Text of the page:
ICC & Singapore Shipping Association builds blockchain-based e-registry
A BLOCKCHAIN-BASED ship registration preparation system for international adoption is in the works, with hopes that it could reduce time, costs and the incidence of error and fraud in the ship-registration process.
The Singapore Shipping Association is working with the International Chamber of Commerce (ICC) and Singapore tech startup Perlin to build the International E-Registry of Ships (IERS) system, which they hope will "drastically improve the currently laborious ship registration and renewal process", a joint press release said on Monday.
It added that the Maritime and Port Authority of Singapore is supporting the initiative by sharing the IERS ship-registration process and exploring an open Application Programming Interface in the registration process.
IERS will be powered by Perlin's Wavelet, a directed acyclic graph-based protocol, to create a blockchain e-register, which will run on self-executing smart contracts, a streamlined relationship management platform and simplified data entry user systems, the release said.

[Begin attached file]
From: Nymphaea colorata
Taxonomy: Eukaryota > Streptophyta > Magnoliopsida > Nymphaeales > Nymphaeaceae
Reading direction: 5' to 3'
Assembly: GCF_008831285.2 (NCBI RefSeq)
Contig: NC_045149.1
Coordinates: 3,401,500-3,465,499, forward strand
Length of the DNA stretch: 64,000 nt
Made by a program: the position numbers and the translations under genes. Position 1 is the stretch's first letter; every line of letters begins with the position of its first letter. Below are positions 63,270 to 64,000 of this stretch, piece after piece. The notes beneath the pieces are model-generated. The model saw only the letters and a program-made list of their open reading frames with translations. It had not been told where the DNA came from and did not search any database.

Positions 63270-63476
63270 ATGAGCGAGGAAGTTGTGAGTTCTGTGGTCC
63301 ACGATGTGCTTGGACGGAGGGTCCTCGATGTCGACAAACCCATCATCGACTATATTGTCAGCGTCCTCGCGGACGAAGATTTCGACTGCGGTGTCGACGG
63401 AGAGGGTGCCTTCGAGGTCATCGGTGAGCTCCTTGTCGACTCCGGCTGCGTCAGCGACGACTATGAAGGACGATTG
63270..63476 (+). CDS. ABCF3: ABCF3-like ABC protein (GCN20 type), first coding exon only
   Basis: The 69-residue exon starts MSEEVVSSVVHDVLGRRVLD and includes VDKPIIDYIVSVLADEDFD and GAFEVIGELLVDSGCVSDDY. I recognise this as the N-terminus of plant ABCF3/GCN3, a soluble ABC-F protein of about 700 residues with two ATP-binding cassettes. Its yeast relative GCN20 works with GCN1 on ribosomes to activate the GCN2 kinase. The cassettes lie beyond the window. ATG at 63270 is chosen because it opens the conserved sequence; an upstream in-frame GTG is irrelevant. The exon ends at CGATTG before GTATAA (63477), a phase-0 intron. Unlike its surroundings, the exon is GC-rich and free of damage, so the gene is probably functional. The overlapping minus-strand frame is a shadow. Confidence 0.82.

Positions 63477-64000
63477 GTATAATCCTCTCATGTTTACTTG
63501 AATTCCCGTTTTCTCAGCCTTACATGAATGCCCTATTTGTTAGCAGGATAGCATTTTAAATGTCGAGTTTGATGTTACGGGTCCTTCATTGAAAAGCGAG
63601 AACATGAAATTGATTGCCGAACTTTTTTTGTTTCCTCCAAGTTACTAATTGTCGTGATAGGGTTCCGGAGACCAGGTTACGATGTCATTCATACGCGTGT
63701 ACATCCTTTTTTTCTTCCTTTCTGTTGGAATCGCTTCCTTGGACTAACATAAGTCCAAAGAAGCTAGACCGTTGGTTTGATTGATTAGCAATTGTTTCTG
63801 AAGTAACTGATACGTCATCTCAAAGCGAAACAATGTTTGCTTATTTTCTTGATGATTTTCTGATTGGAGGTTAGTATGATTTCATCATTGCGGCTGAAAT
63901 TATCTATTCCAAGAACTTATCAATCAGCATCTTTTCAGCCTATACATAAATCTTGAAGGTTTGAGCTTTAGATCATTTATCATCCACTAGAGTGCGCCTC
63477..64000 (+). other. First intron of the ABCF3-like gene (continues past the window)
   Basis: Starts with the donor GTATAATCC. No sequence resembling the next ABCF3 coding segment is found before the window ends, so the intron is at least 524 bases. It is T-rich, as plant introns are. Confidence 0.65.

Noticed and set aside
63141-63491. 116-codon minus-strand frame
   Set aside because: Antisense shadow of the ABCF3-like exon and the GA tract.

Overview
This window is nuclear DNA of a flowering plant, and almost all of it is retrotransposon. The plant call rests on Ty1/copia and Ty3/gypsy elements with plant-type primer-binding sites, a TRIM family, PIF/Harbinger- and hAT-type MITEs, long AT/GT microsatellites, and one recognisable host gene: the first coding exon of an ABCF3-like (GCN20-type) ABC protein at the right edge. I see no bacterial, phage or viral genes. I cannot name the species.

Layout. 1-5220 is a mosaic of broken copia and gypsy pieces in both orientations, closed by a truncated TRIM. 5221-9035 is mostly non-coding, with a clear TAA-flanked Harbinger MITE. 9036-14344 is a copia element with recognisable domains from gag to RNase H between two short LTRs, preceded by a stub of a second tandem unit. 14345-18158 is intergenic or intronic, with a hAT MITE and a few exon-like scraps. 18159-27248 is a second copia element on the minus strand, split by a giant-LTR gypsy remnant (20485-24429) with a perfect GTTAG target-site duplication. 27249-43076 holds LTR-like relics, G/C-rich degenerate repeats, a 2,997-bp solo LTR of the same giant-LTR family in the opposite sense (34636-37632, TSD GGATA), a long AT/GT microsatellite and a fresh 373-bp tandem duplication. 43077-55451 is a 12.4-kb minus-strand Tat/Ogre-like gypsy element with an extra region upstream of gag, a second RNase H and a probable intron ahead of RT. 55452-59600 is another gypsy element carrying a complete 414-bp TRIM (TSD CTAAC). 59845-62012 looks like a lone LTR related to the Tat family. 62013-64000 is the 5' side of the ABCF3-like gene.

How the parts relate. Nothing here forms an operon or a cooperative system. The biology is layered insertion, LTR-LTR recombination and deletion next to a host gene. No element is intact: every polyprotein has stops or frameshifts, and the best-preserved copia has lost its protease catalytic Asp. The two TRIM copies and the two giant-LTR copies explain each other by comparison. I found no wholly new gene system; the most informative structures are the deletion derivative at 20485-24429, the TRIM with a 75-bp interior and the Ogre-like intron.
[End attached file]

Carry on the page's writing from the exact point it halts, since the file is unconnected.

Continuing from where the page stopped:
Singapore is the fifth-largest registry in the world with a fleet of around 4,500 ships amounting to 91 million gross tonnes. The three organisations said the new system could improve the efficiency of the ship-registration process for the Singapore flag, which is currently done via the Marinet web portal. It could also benefit other ship registries that are using manual and paper-based processes.
Once the IERS is successfully implemented in Singapore, the ICC will push for global adoption of the IERS standards among its international network of members and affiliated chambers, the release said. The ICC will also help submit the IERS in all international government tenders.
"The ICC recognises Singapore as a highly dynamic international hub for continuing industry innovation. Working with Perlin, our goal is for the IERS built in Singapore as the world's first digital blockchain shipping registry solution to be showcased and adopted globally to help power the next 100 years of shipping-based trade across all industries," John Denton, ICC's secretary-general, said.